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Miguel Ángel Fernández Ordóñez

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Miguel Ángel Fernández Ordóñez
Miguel Ángel Fernández Ordóñez giving a speech at a conference hosted by Positive Money Europe in Brussels (May 23, 2018)
68th Governor of the Bank of Spain
In office
8 March 2006 – 11 June 2012
PresidentJosé Luis Rodríguez Zapatero
Mariano Rajoy
Preceded byJaime Caruana
Succeeded byLuis María Linde
Personal details
Born (1945-04-03) 3 April 1945 (age 79)
Madrid, Spain
Political partyPSOE
RelationsFrancisco Fernández Ordóñez (brother)
Alma materComplutense University of Madrid

Miguel Ángel Fernández Ordóñez (born 3 April 1945) is a Spanish economist and politician, member of the Socialist Workers' Party and former Governor of the Bank of Spain. He is the younger brother of Francisco Fernández Ordóñez, also a Socialist politician, and he is married to Inés Alberdi.

Early life and education[edit]

Fernández Ordóñez was born in Madrid in 1945, he graduated in Law and Economic Science in the Complutense University of Madrid. He belongs to the Cuerpo de Técnicos Comerciales and State Economists.


Fernández Ordóñez served as secretary of State for the Economy, secretary of State for Commerce and Executive director of the International Monetary Fund. In 1992 he was appointed president of the Court of Defense of the Competition. Between 1995 and 1999 he was president of the Commission of the National Electric System. Between 2004 and March 2006 he was secretary of state for Internal Revenue. On 10 March he was appointed Counsellor of the Bank of Spain and member of its Executive Commission.

Bank of Spain, 2006–2012[edit]

Cadena SER announced that Fernández Ordóñez would succeed Jaime Caruana as Governor of the Bank of Spain in July 2006 when Caruana finished his term. Minister of Economy and Finance Pedro Solbes confirmed this decision on 21 June 2006.

In response to the Spanish property bubble, Fernández Ordoñez sounded the alarm in 2006, pleading with banks and mortgage lenders to rein in loans as the building bubble appeared ready to burst after house prices had risen by 150% in a decade.[1] By 2008, he ordered a closer watch on the cashflow of banks.[2]

In May 2012, Fernández Ordoñez announced that he would step down on June 10, a month before the end of his six-year term, after government officials blamed him for the central bank’s failure to identify and warn earlier about the problems at Bankia and other troubled institutions.[3][4] Before the end of his term, he sought to defend his legacy before parliament, but the ruling party blocked his request.[5] On 12 June 2012 he was replaced by Luis María Linde as governor of the Bank of Spain.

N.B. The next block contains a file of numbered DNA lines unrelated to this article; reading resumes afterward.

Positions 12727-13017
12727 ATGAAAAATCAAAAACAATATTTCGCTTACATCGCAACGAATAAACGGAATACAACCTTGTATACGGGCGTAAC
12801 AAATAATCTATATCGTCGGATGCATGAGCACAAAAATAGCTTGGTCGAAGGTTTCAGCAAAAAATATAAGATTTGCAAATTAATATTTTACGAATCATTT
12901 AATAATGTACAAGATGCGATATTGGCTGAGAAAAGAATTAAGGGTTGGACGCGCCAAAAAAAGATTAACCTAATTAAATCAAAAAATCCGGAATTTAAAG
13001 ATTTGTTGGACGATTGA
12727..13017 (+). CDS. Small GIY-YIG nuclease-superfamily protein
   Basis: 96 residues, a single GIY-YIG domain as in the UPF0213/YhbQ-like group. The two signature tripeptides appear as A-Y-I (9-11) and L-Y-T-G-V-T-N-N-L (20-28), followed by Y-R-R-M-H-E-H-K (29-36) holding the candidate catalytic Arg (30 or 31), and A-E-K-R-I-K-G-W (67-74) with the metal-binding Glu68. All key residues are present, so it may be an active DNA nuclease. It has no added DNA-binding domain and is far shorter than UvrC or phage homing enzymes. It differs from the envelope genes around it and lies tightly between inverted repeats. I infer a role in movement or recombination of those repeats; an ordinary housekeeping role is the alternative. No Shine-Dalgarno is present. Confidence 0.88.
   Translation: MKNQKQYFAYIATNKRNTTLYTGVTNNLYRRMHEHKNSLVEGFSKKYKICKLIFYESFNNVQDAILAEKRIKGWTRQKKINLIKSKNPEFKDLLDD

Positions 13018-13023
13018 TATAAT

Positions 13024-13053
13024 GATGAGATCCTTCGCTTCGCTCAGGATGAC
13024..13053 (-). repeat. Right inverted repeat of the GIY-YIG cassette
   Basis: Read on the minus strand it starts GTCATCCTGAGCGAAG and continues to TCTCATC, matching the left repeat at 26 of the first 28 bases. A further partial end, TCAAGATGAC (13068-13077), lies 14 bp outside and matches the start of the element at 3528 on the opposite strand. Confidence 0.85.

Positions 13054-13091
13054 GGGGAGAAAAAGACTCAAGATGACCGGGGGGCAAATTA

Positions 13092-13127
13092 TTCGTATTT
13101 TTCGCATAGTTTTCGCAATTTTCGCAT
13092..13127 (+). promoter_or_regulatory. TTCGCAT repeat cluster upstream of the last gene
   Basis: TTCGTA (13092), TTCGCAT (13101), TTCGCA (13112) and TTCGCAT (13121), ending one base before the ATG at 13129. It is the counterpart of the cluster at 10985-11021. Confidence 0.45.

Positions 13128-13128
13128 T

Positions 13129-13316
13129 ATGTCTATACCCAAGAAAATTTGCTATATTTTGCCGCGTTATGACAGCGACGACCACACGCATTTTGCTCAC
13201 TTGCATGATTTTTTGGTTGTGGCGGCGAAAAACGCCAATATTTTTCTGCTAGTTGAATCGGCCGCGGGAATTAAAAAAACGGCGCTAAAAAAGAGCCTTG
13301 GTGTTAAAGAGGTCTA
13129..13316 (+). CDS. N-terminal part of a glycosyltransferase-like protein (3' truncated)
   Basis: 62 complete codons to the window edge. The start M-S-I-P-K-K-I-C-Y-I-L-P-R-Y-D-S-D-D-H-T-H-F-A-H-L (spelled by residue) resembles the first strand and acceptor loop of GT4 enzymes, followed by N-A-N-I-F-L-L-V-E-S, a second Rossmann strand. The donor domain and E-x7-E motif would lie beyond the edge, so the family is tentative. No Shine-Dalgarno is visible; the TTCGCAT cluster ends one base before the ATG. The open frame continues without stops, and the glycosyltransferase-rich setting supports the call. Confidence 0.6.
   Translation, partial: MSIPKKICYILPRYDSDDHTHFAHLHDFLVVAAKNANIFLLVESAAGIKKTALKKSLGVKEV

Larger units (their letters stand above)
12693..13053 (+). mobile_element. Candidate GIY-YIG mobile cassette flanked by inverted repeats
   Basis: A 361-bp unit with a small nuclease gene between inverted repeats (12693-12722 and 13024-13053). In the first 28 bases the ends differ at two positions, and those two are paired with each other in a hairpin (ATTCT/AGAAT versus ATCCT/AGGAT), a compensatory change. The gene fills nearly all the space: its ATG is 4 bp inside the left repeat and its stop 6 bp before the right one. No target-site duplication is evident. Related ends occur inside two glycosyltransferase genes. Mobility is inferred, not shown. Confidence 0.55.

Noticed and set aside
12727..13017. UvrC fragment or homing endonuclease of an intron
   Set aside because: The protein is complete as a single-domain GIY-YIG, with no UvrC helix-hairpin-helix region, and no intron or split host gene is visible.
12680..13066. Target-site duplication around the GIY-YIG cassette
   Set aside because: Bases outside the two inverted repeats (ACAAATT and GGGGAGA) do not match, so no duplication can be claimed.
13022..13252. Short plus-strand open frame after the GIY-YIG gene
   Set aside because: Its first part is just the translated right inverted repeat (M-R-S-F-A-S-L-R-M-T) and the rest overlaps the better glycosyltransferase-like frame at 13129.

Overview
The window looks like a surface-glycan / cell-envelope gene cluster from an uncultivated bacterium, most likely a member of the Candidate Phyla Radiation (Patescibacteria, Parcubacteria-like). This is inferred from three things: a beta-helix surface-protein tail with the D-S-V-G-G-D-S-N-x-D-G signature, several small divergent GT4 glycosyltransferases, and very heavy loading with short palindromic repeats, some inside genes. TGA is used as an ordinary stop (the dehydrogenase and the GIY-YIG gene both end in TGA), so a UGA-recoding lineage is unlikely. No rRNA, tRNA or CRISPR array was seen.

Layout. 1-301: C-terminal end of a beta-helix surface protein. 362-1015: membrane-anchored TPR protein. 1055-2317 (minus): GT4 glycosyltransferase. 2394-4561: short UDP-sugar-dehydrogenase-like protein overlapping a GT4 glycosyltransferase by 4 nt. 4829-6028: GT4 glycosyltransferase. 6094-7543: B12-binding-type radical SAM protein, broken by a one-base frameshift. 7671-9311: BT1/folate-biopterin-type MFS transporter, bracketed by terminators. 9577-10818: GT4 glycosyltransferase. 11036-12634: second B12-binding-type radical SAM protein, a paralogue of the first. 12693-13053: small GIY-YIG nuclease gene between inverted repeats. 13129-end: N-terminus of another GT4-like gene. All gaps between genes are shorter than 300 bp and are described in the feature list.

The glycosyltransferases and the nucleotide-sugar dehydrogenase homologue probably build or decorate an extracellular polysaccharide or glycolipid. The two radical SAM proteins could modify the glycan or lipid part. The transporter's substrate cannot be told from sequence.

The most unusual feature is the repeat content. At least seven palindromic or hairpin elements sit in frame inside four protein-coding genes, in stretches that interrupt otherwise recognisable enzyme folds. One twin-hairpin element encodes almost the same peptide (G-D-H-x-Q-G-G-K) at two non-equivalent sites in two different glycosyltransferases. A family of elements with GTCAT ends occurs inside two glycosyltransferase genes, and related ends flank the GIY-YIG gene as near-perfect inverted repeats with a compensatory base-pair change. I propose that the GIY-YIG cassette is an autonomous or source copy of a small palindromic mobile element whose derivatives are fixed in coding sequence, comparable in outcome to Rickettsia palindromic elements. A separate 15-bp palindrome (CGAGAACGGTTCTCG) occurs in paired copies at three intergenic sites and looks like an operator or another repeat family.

Later career[edit]

In 2017, Spain’s top court charged Fernández Ordoñez for failing to stop Bankia from being listed on the stock exchange.[6] He was later absolved of possible criminal acts in the case.[7]

Other activities[edit]

Political positions[edit]

In 2018, Fernández Ordóñez came out in favour of a radical reform of the banking and monetary system. In several speeches[9][10] and opinion pieces[11][12] in Spanish media, he advocated for the introduction of a central bank digital currency in the Eurozone, a scheme under which citizens could have a current account directly at the central bank. Fernandez-Ordoñez thinks such system would make the financial system more stable and – paradoxically – less regulated (eg. it would make deposit guarantee schemes unnecessary):

digital money deposited in Central Banks does not need any protection from the State since their deposits are not “promises” to return money, rather they are simply money. Therefore, at no time would citizens run the risk of not being able to withdraw or transfer money from their deposits. The banking crises could no longer occur, with which citizens would stop suffering and paying the cost of these crises.[9]



  1. ^ Graham Keeley (9 June 2008), Sun sets on building frenzy that powered a country's economy The Guardian.
  2. ^ Graham Keeley (9 June 2008), Sun sets on building frenzy that powered a country's economy The Guardian.
  3. ^ Julien Toyer and Andres Gonzalez (5 June 2012), Bank of Spain governor to be named on Thursday Reuters.
  4. ^ Raphael Minder (29 May 2012), Spanish Central Bank Chief to Leave Early as Crisis Gathers New York Times.
  5. ^ Nigel Davies (29 May 2012), Chief's exit paves way for Bank of Spain rehabilitation Reuters.
  6. ^ Saim Saeed (13 February 2017), Ex-central bank chief charged over Spanish banking scandal Politico Europe.
  7. ^ Todd White (16 September 2017), Spain's Ex-Central Bank Governor Absolved in Bankia Case Bloomberg Business.
  8. ^ John Vinocur (1 March 2010), Economy of Spain on the Edge International Herald Tribune.
  9. ^ a b Fernández Ordóñez, Miguel. "The Future of Banking: Secure Money and Deregulation of the Financial System" (PDF). *.
  10. ^ "Time to Rethink the European Central Bank?". Positive Money Europe. 2018-06-23. Retrieved 2018-10-03.
  11. ^ Ordoñez, Miguel Ángel Fernández (2018-04-20). "Tribuna | Un dinero revolucionario". El País (in Spanish). ISSN 1134-6582. Retrieved 2018-10-03.
  12. ^ "Fernández Ordóñez aboga por reformar la banca para liberalizar las entidades". eldiario.es (in Spanish). Retrieved 2018-10-03.